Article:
My name is Zoe. I love dogs, succulents, shirts with cute animals on them, Easter candy, serving others, and warm cups of tea (mostly herbal). I’m eighteen years old, and I attend Brigham Young University. I hope one day to teach special education, and have a family of my own.
I love the gospel of Jesus Christ, and I’m so thankful to have grown up with the gospel in my home. I’m thankful for my testimony because it has kept me strong through tough times in my life, and it keeps me strong today while I struggle through things in the gospel that are difficult for me to understand. One of those things being the ordination of women to the priesthood.
I think women should be ordained because it just makes sense. If the priesthood is the power by which man can act for God on earth, then why can’t a woman hold this power as well? Why is your ability to act in God’s name defined by your gender? I’ve heard explanations like women having the ability to bear children, and that is basically their supplement for holding the priesthood. To that, I wonder what the church thinks the “priesthood-like” role is for those who cannot or will not bear children in this life?
Finally, I’ve heard that those who are married “share” the priesthood equally with their spouses. If that is the case, and they hold the priesthood together “equally”, then why can’t a wife of someone who holds the priesthood hold a high calling in the Church?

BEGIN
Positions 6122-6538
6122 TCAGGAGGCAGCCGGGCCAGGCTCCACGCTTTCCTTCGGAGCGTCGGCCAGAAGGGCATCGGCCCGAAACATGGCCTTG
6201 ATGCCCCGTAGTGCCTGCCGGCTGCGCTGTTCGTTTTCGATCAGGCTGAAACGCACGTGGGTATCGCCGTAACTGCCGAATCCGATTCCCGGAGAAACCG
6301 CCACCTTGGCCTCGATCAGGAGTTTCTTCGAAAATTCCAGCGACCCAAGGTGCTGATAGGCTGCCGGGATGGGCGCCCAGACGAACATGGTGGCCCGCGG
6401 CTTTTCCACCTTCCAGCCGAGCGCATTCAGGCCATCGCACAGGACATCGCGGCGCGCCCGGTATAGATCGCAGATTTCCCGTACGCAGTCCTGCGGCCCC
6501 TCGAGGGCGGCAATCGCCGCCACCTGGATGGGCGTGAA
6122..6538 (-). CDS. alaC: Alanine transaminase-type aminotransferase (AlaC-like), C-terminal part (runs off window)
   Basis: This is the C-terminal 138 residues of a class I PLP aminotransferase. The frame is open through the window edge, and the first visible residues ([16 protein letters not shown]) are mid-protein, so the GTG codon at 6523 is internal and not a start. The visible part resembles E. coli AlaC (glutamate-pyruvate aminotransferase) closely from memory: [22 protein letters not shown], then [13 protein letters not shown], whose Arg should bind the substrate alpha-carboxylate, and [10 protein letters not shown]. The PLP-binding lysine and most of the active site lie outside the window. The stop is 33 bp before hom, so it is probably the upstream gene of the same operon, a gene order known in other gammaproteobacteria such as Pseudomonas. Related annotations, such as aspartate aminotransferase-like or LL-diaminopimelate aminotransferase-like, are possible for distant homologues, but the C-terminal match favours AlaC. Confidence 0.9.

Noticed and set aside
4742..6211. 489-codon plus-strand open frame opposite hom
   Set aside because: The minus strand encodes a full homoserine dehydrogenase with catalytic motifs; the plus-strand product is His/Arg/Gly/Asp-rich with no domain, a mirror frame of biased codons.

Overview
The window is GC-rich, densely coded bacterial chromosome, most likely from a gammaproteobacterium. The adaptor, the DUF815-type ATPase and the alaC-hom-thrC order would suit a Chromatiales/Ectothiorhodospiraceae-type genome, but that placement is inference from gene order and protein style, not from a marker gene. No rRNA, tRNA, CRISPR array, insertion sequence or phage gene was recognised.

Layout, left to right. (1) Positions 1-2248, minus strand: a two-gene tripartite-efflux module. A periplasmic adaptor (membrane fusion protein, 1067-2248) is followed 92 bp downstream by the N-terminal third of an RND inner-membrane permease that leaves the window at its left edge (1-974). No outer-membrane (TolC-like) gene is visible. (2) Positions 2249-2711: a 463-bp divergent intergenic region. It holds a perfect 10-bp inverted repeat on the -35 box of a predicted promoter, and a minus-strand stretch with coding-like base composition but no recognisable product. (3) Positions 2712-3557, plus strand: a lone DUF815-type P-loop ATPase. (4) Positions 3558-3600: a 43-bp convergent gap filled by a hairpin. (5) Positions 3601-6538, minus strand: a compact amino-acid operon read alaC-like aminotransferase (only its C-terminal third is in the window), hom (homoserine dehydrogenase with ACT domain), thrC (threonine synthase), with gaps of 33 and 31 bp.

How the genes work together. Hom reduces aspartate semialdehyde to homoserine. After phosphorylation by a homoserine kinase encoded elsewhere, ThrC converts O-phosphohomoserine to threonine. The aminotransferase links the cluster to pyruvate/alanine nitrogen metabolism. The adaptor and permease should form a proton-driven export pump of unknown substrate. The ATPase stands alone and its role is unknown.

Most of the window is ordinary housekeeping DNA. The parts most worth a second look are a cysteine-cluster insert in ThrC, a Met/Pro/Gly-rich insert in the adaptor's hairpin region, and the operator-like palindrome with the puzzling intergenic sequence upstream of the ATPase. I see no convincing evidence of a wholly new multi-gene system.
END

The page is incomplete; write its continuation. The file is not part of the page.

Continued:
But even if women were to be granted ordination to the priesthood immediately, issues of gender equality would not be immediately solved. This is why I have pledged to do everything I can right now to promote the Church’s “baby steps” toward a more Christlike environment.
I hope that maybe someday I will have a daughter, and that she will be able to attend a church that teaches modesty in a way that makes her feel like a powerful and valued human being instead of being ashamed of her body and that it tempts the men around her. I hope that one day she will feel that she is more than just a machine to make babies for her future husband, and that she’ll be taught to aspire to marriage, but also to aspire to her own individual worth and path.
And that, at the core, is what I joined OW to fight for. I believe women should be ordained.